Over the period of one event, we do a total of over 2,000 repairs. During the Rio 2016 Games, there were 2,480 repairs brought to us. The Paralympic Games cannot be organised without the support of equipment repair, and I think that is because the level of sport is improving. Ottobock can provide this kind of support because there basically is no other company in the world that make prosthetics, orthotics and wheelchairs. We receive all kinds of repair requests at our repair booth, but I am proud to say that Ottobock is the only company that can handle them all.

We also have the advantage of being able to speak in different languages. During the Paralympic Games, we dispatch staff from our branch offices around the world so that we can communicate with athletes in their own language. (During the Tokyo 2020 Games, the Ottobock repair team will speak 26 different languages.)

Technical experts with years of experience handle many repairs during an event

Q: What kinds of repairs are most common during the Games?

Nakajima:

The most common is the repair of wheelchairs – changing tires, tightening the bolts, and so on. The use on the wheelchair is extreme in sport, and especially in contact sport the wheelchair can become damaged or broken.

Q: Where will you set up the repair booth at the Tokyo 2020 Games?

Satake:

This time we plan to set up the repair booth in the Village Plaza. There will also be smaller repair booths at 14 competition venues. You can think of our booth as a first-aid room for equipment.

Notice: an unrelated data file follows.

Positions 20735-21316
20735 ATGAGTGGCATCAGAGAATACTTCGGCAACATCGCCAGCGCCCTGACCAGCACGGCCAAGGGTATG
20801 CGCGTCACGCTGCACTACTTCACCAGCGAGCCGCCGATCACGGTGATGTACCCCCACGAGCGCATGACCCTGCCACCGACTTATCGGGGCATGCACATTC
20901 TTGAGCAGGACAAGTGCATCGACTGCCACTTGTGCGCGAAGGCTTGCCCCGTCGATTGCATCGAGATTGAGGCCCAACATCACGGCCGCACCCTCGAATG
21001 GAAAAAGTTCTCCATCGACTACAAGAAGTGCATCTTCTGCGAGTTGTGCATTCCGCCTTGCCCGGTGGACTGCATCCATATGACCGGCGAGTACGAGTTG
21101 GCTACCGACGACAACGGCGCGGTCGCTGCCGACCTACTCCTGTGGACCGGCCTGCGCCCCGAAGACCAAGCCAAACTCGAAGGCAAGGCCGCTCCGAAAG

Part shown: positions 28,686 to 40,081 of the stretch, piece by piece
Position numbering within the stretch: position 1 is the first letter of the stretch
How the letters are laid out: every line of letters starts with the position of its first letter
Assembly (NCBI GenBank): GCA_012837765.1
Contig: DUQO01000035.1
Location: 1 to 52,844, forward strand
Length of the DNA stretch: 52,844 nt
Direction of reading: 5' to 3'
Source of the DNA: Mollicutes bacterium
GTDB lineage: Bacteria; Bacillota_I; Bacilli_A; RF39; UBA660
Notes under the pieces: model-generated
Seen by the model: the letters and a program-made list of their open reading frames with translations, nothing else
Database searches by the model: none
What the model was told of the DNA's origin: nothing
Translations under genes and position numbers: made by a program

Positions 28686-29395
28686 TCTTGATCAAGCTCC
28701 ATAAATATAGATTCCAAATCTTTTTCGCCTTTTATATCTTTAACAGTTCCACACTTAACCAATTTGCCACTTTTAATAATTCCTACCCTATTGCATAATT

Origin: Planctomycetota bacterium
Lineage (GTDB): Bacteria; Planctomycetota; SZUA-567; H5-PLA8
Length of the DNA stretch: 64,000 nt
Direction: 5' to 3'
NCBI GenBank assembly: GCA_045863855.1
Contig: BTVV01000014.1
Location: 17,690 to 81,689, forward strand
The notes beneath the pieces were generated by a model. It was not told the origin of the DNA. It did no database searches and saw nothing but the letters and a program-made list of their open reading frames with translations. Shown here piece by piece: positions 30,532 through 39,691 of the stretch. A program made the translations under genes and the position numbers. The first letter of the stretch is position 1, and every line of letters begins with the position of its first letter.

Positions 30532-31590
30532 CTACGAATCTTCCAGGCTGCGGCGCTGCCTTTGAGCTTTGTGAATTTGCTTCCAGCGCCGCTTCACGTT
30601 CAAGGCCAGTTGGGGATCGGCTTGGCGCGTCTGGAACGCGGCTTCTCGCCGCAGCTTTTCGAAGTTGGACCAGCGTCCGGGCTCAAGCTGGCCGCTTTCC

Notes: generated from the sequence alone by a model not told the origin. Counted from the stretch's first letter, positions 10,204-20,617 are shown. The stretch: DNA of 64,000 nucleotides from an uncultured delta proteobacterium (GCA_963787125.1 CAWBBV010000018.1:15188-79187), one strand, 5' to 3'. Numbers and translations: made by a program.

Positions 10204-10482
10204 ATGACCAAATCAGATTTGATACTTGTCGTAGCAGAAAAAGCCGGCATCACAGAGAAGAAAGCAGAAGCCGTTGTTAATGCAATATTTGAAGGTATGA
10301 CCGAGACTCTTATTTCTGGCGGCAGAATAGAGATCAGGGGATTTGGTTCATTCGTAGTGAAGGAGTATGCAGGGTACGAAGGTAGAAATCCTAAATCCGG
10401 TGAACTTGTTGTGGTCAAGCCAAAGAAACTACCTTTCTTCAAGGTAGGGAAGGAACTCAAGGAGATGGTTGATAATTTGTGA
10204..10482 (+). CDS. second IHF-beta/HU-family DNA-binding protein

Nakajima:

In wheelchair basketball or wheelchair rugby, once the broken part is fixed or replaced you can almost always return to the game. There’s a lot of pressure on us, but we do our best because we want to help the athletes get back in the game. We are required to work fast and we can because we have the skills based on years of experience.

Once the equipment is fixed, the athlete can usually return to the game so speed is also key

Q: That really makes Ottobock an important partner to the athletes. Were there any particular highlights during the Games or when you felt happy for the service you provided?

Nakajima:

Everything was worth our time and effort. If you go to the Paralympic Village, you’ll notice that those without an impairment are a minority. It’s quite moving to experience everyone carrying on just the same, with or without an impairment.

Satake: